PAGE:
Queen are a bit of a “love them or hate them” type of band, most likely because of their tendency towards pomp and flamboyance. It was that personality, along with the members’ incredible musicianship, that first attracted me to them. Once I’d bought Queen’s Greatest Hits, it led to an almost obsessive need to buy everything they’d ever done, so I think it’s fair to say that Greatest Hits is a gateway drug to the much harder stuff. Hardcore Queen fans, such as myself, will probably argue that Greatest Hits doesn’t delve deep enough into their material from that era to be a true representation of their output and talent between 1973 and 1980, but will mostly ultimately concede that it is also an utterly perfect listening experience from start to finish and that there were very few bands who could boast such an immaculate hits compilation, let alone from only the first third of their entire catalogue. They were also unique in having four songwriters in the band, all of whom scored huge hits with their individual compositions, although it has to be noted that Queen’s Greatest Hits is very much dominated by Mercury and May’s songs. Also, while Queen also featured one world-class singer and frontman, they also had two very good singers in Brian May and Roger Taylor, with Taylor able to reach higher notes than Freddie himself; together they created amazing harmonies that were an important part of the Queen sound.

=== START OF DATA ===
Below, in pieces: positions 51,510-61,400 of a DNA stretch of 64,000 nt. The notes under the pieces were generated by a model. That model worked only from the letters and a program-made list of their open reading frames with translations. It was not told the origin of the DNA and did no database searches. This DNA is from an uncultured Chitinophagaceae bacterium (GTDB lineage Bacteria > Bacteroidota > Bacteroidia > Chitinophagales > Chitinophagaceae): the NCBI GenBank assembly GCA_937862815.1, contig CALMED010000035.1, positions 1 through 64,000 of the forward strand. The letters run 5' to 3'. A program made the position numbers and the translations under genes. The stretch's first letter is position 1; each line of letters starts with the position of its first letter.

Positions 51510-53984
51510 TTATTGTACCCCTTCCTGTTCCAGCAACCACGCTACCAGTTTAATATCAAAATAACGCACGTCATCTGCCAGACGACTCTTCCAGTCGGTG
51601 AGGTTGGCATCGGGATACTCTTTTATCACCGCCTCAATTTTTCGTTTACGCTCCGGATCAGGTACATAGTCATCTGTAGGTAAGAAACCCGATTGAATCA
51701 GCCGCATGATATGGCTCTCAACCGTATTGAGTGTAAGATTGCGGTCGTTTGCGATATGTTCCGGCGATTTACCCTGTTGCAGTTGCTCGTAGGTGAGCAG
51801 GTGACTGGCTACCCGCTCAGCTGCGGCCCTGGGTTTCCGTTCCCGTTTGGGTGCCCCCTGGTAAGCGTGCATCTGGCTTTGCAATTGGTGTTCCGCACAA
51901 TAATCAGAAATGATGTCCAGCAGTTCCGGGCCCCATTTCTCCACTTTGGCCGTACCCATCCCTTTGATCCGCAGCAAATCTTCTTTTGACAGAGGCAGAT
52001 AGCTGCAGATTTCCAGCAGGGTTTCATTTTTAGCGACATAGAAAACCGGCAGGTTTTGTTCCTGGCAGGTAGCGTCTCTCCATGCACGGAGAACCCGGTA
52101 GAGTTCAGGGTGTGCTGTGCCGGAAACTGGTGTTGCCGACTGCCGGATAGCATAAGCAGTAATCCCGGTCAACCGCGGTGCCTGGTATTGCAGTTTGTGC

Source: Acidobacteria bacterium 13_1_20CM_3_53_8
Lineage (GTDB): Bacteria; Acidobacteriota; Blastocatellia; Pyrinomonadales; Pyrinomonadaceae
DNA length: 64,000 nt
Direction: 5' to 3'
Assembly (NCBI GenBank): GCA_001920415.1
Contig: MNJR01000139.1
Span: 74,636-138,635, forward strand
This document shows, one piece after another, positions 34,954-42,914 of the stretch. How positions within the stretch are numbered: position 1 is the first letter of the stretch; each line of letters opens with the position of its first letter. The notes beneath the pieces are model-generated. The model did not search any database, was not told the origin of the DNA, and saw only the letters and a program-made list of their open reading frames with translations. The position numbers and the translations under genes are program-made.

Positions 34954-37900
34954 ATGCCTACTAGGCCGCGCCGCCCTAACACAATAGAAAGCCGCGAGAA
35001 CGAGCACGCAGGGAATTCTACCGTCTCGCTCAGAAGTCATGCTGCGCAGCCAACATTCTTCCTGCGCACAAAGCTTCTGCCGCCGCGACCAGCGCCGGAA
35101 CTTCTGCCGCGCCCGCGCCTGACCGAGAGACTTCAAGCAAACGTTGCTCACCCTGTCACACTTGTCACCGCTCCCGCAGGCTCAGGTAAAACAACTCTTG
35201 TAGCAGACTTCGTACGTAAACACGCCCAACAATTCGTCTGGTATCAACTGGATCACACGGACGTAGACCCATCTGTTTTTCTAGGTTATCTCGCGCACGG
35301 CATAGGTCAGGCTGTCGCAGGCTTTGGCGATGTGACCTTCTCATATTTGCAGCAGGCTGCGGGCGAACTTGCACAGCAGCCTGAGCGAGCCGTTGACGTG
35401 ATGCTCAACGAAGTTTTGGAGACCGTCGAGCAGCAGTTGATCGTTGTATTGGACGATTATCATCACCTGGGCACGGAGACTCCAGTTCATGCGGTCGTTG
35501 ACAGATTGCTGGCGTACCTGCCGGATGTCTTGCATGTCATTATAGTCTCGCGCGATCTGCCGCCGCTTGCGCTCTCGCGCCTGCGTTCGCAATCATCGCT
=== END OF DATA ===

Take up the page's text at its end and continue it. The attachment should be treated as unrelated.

Queen are an iconic band and, most fittingly, it is their most iconic song that introduces the compilation, Bohemian Rhapsody. Even as a kid, I thought it was quite brave to begin a Greatest Hits compilation with the definitive Queen track, but thankfully Greatest Hits is full of sheer quality that, while never quite repeating the inspired genius of Mercury’s six minute rock opera, it never feels as if the standard of songwriting dips below the high bar set by their most famous song. I imagine there must have been quite a few conversations about how the album was going to be sequenced, but I think they got it spot on. John Deacon’s funk-stomper, Another One Bites The Dust, immediately transports the listener to another frame of mind entirely and while the emotions have barely recovered from Bohemian Rhapsody, already the heart is thumping and your feet are tapping along to the insisting groove while Freddie gives one of his trademark impassioned performances. Killer Queen, one of Freddie’s finest compositions, with its grandiose lyrics and the unique tones of Brian May’s intricate and magical guitar work is utterly winning; a song that never fails to put a wide smile across my face.